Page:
After the End of the World

109 mins.
Directed by Ivan Nichev
Bulgarian, Romanian, Romany, Greek, Turkish with subtitles
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Tue, 11/1

Followed by a Q&A with Mariana Ivanova, Academic Director, DEFA Film Library at UMass Amherst.

It comes as no surprise that this collaboration of two of the greatest Bulgarian filmmakers is a moving triumph. True to its title, this film follows the decades of reconstruction after WWII and the pitfalls of the new communist government in Plovdiv, Bulgaria. This is accomplished by tracking the relationship between two childhood best friends across time.

Two timelines are seamlessly interwoven, showing two phases in the lives of Albert, who is Jewish, and Araxi, who is Armenian. The two were inseparable throughout their youth in a diverse community in Plovdiv, but religious persecution tore the community—and the children—apart.

Intercut with the story of their childhood is Albert’s return to Plovdiv and reunion with Araxi after forty years of absence. The love that endures between them is a strong emotional core to a gorgeous meditation on loss and hope.

We would like to thank director Ivan Nichev for making his film available for this retrospective.

Presented as part of Wagenstein100, a retrospective presented by Amherst Cinema and the DEFA Film Library at UMass Amherst.

Angel Wagenstein Biography

Angel Wagenstein was born in Plovdiv, Bulgaria, on Oct. 17, 1922, but spent his childhood in France, where his Sephardic Jewish family had emigrated for political reasons due to their leftist politics. Wagenstein was an avowed antifascist from a young age, and he led a Jewish antifascist resistance group in Sofia during WWII. For this he was twice captured and imprisoned by fascist authorities and was even tortured and sentenced to death after his first successful escape, but he survived to see Hitler’s demise and the rise of the postwar antifascist government in Bulgaria.

Wagenstein became the first international graduate of the famous VGIK film academy in Moscow. After leaving VGIK in 1950, he went on to a successful screenwriting career, penning scripts for more than 50 projects for Bulgarian, Czech and East German film studios. The stories he told were intelligent and uncompromising, often offering subtle critique of the realities of the new regime and drawing from his personal experiences. His scripts were politically provocative but critically acclaimed, including three successful collaborations with the East German director Konrad Wolf, whom he met as a student in Moscow: Goya, The Little Prince and Stars. The latter drew on Wagenstein’s own life story, and it is widely considered one of the greatest and most important films about the Holocaust.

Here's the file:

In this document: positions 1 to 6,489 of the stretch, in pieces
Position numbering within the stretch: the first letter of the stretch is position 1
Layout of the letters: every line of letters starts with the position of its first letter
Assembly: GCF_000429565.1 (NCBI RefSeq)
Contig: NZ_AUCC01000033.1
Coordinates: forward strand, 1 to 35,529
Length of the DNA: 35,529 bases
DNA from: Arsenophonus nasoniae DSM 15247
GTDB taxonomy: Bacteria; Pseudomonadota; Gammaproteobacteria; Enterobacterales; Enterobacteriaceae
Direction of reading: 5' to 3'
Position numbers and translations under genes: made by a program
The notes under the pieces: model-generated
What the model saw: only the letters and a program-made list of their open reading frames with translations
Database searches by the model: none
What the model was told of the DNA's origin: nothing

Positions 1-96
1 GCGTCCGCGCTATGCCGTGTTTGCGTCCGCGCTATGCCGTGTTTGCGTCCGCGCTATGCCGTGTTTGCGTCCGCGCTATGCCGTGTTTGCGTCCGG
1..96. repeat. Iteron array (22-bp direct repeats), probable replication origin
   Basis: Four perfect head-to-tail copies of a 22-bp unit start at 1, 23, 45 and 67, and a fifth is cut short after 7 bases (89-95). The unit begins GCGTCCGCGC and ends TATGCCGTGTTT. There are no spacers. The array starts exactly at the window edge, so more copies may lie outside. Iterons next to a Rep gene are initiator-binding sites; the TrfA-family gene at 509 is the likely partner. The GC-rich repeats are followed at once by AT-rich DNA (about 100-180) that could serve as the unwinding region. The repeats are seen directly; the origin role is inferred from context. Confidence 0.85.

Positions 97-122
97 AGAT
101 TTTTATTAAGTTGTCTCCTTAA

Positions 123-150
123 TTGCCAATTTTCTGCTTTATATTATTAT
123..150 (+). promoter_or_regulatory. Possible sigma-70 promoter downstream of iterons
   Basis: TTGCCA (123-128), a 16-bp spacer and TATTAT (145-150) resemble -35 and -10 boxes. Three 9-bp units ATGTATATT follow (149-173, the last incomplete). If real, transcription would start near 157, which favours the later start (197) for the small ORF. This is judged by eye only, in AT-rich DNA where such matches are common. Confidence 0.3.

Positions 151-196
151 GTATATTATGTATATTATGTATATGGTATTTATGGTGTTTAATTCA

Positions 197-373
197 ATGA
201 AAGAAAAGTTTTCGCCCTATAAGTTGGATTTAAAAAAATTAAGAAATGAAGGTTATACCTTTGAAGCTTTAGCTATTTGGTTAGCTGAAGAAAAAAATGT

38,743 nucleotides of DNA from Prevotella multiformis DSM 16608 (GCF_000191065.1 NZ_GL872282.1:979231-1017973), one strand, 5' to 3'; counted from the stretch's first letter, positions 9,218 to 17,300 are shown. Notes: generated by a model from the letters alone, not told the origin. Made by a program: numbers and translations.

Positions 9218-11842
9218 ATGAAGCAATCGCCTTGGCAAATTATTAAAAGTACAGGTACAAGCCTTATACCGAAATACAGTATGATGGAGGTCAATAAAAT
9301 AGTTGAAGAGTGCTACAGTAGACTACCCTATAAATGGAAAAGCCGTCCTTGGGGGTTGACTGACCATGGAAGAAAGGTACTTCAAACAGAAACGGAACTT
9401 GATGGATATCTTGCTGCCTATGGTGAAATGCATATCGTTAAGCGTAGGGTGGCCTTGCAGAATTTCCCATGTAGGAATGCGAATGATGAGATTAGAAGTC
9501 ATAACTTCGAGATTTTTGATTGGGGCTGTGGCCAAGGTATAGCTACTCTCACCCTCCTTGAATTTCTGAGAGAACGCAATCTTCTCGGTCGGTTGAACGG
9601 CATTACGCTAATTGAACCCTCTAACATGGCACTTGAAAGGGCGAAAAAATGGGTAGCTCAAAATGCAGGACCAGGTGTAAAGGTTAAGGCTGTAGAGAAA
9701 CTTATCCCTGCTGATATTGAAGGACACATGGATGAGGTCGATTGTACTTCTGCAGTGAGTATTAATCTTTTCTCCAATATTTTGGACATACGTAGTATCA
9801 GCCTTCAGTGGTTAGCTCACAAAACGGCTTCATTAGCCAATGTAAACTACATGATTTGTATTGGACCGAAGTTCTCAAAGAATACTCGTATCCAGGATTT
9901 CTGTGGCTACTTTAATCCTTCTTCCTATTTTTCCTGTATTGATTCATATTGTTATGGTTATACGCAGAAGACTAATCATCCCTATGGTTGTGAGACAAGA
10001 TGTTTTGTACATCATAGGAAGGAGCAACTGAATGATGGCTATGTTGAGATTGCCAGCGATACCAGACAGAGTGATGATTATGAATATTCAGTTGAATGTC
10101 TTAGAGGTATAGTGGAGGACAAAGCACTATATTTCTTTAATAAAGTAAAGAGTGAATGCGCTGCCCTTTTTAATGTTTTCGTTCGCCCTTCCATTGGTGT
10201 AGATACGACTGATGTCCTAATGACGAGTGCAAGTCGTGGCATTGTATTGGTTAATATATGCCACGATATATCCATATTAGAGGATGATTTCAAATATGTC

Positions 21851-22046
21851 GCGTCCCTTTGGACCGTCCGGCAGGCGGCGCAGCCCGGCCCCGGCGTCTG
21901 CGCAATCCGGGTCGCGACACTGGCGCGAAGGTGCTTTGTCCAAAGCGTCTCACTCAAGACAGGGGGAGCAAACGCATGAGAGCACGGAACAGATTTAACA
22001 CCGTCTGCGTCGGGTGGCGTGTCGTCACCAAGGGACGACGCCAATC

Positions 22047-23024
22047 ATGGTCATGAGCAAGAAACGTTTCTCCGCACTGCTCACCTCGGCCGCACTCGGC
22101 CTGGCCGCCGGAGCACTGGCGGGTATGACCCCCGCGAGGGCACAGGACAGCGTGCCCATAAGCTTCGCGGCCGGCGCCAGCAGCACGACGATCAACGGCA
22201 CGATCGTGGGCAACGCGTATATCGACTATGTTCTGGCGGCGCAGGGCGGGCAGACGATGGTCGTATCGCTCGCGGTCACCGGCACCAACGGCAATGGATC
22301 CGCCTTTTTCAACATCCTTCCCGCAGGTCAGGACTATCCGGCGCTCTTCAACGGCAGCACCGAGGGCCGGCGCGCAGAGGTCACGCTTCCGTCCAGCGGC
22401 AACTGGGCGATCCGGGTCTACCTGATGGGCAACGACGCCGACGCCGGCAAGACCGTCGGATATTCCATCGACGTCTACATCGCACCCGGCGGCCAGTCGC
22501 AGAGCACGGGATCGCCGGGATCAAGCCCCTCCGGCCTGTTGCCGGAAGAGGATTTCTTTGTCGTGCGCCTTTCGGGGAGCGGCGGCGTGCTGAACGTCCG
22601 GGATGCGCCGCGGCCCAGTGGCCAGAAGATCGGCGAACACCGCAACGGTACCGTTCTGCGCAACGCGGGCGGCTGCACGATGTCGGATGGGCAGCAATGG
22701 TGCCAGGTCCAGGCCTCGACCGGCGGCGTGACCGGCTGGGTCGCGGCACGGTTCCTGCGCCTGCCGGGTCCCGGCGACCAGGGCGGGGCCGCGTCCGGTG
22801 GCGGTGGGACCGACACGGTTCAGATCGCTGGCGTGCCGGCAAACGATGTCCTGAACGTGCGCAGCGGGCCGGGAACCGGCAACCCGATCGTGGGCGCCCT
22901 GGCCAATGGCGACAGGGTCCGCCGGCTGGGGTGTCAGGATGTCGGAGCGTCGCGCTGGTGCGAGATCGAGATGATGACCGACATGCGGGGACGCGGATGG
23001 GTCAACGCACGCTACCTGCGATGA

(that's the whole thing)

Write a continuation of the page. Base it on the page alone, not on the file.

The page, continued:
Throughout his film career, Angel Wagenstein has worked with the best-known Bulgarian filmmakers, including Zahari Zhandov, Anton Marinovich, Borislav Sharaliev and Ivan Nichev. Among Wagenstein’s Bulgarian and international productions are classical film adaptations, such as Aesop (1970, Bulgaria/ Czechoslovakia, dir. Rangel Vulchanov), celebrated historical dramas, including Adams’ Rib (1956, dir. Anton Marinovich) and Boris I (1985, dir. Borislav Sharaliev), thrillers, such as The Law of the Sea (1958, dir. Vakim Vakimov) and the acclaimed 2-part TV Holocaust drama Hotel Shanghai (1997, dir. Peter Patzak) that traces the path of escape by Jewish people to Asia during and after the Sino-Japanese War of 1937.

Wagenstein is also a successful novelist, and his books were translated into several languages. Farewell, Shanghai (2004) and Isaac’s Torah (2000)—part of a trilogy dedicated to the fate of European Jews during WWII—were published in the US by Other Press, New York. Critics praised these books as “sweeping cinematic” (The Nation) and “a major contributions to WWII literature” (The Reporter).

Angel Wagenstein has been a well-known intellectual and public figure in Bulgaria’s cultural and political scene throughout his life. After the dissolution of the Eastern Bloc in 1990, he often spoke on behalf of Shalom, the Organization of the Jews in Bulgaria. In 2003, he wrote an influential essay about the hitherto marginalized Holocaust and deportations in the Balkans. He was also elected in the Bulgarian Parliament in 1990-1991. Wagenstein, who lives in Sofia, has been decorated with the state’s highest honors in both France and Bulgaria.